Good morning, CharterFolk.
Today it is our honor to recognize Patricia Brantley and Donald Hense, the current CEO and the former CEO and Founder of Friendship Public Charter School in Washington, DC, as CharterFolk Extraordinaire.
Theirs is a friendship that lies at the heart of one of the most important success stories in the history of the national charter school movement.
Just how important was underscored by an editorial that the Washington Post ran just three days ago.
The improvement of public education in Washington DC over the past quarter century has created better educational opportunity for hundreds of thousands of students, and much of the benefit has come to those who have needed it most.
These headlines stand in stark contrast to those that were appearing in Washington twenty-five years ago.
Public education in DC was in total crisis. Students’ needs were not coming close to being met. Many schools were in a state of abject squalor.
Against this backdrop of despair, DC’s charter school law was born.
It was a clarion call to all: Something had to be done for the youth of DC.
Since then, many people have responded to that call. Without doubt, the accomplishment has been a collective one.
But of all who responded, no one person deserves more credit for the district’s transformation than Donald Hense.
Less than two years after the charter school law was passed …
Donald founded Friendship Public Charter School, a school that grew out of the Friendship House Association, a social services agency that had been providing support to DC residents for over 100 years. The school started as the first multi-campus charter school in the nation serving 1200 students in its first year, with over a thousand students on the waiting list.
This is how Donald described the opening of Friendship in an interview with Roland Martin.
We were actually behind the parents. Parents were way ahead of us in believing that the school system as it existed then was failing their children. And with the graduation rate at that time barely 50 percent, it was in fact failing their kids, and they wanted something different. And they felt we offered that.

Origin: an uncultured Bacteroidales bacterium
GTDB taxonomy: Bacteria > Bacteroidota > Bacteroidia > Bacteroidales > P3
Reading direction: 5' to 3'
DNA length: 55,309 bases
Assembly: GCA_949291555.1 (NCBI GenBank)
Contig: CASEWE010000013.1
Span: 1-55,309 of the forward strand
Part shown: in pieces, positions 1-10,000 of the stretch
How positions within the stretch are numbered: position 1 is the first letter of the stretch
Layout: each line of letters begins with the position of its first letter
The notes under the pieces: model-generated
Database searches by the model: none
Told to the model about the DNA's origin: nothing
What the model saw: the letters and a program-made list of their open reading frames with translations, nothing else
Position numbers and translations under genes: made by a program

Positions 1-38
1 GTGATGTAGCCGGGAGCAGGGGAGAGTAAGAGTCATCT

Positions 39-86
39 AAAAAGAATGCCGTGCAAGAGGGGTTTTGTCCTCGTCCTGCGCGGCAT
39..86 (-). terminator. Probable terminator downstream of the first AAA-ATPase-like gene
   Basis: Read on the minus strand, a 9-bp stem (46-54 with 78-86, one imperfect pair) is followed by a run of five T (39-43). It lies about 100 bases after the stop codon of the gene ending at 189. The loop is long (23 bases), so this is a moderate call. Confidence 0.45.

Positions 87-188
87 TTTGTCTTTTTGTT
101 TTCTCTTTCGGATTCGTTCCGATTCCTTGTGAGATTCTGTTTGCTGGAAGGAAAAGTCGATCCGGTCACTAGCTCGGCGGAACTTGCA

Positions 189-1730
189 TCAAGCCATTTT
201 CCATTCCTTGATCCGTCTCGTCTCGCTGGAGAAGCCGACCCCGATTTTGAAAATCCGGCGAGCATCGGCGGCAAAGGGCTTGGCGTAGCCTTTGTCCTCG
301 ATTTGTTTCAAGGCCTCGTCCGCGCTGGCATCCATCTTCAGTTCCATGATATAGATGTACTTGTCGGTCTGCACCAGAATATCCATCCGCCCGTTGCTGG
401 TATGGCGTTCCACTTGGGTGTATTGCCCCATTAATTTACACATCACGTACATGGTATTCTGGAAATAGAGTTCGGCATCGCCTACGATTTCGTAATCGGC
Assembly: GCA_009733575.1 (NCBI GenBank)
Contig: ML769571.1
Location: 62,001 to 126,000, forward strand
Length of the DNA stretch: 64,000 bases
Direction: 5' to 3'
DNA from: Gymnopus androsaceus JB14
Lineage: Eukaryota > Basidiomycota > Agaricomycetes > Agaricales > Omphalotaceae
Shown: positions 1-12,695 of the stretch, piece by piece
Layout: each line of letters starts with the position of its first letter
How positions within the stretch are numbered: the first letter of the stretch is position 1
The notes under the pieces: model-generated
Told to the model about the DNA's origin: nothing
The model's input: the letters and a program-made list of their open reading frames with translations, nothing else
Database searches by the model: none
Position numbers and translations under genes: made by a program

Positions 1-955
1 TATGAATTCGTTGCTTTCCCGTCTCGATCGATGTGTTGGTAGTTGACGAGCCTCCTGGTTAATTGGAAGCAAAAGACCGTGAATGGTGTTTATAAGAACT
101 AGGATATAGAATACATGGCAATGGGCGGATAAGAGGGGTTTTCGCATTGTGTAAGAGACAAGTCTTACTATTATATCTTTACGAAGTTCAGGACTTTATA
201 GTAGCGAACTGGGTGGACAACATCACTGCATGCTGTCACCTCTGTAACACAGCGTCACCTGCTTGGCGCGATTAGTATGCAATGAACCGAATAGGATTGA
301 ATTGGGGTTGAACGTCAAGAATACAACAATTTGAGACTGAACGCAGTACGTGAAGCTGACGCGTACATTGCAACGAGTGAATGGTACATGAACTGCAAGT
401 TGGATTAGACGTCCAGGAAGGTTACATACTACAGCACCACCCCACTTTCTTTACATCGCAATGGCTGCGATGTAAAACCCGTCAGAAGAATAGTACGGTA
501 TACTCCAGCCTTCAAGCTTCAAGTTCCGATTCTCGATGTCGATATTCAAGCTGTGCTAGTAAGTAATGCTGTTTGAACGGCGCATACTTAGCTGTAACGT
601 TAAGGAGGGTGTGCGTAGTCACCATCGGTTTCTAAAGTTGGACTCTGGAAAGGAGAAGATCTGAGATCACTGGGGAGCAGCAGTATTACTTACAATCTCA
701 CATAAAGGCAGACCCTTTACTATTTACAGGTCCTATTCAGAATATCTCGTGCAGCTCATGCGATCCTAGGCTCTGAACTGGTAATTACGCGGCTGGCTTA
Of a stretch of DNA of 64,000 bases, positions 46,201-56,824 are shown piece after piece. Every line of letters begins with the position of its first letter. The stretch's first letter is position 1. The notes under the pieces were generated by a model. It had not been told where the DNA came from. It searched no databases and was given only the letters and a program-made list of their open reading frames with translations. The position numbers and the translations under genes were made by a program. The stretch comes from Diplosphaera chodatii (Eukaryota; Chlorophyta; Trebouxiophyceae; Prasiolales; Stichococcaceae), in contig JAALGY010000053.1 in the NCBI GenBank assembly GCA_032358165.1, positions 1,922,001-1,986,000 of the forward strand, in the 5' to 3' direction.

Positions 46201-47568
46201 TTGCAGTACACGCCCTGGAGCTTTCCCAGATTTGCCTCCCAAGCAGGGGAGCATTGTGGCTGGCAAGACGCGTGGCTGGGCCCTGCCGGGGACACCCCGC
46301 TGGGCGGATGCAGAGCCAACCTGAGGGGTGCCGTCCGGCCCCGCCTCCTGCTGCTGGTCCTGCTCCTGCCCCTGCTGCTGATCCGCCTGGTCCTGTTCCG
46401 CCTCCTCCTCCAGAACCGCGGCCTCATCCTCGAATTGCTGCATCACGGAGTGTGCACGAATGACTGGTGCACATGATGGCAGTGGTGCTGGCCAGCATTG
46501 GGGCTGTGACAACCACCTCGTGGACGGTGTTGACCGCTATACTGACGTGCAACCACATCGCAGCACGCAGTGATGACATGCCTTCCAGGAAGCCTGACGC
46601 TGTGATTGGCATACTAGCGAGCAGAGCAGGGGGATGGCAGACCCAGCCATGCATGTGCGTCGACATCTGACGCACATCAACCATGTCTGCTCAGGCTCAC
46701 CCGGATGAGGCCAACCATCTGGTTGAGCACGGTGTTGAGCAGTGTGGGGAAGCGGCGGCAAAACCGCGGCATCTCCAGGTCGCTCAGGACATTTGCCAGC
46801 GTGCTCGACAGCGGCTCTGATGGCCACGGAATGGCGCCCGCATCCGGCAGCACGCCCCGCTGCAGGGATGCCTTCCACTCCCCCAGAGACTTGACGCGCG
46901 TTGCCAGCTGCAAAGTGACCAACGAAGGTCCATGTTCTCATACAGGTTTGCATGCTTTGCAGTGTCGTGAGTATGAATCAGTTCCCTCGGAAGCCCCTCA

Five years later, Friendship’s first senior class graduated with a 91% graduation rate, providing 40% of all the public high school graduates in all of Wards 7 and 8 in 2003.
The transformation had begun.
Under Donald’s leadership, Friendship became one of the most respected charter school organizations in the country, eventually opening 16 campuses serving 4500 students in the district. Along the way, Donald helped found the DC Association of Chartered Public Schools …
… and advocated relentlessly, not just on behalf of Friendship, but on behalf of all charter schools, as he did in this interview.
We are hell-bent on trying to serve kids who are not being served now in the District of Columbia and believe it or not you still have a huge percentage of kids who are in poor schools …. There was an article just recently in the local newspaper that I think says a lot. If you subtract the test scores of all the schools in the more affluent Ward 3 in the District of Columbia, charter schools’ test scores are 30 percent higher serving poor children …. It’s easy to disqualify two or three percentage points. It’s extremely difficult to ignore 30.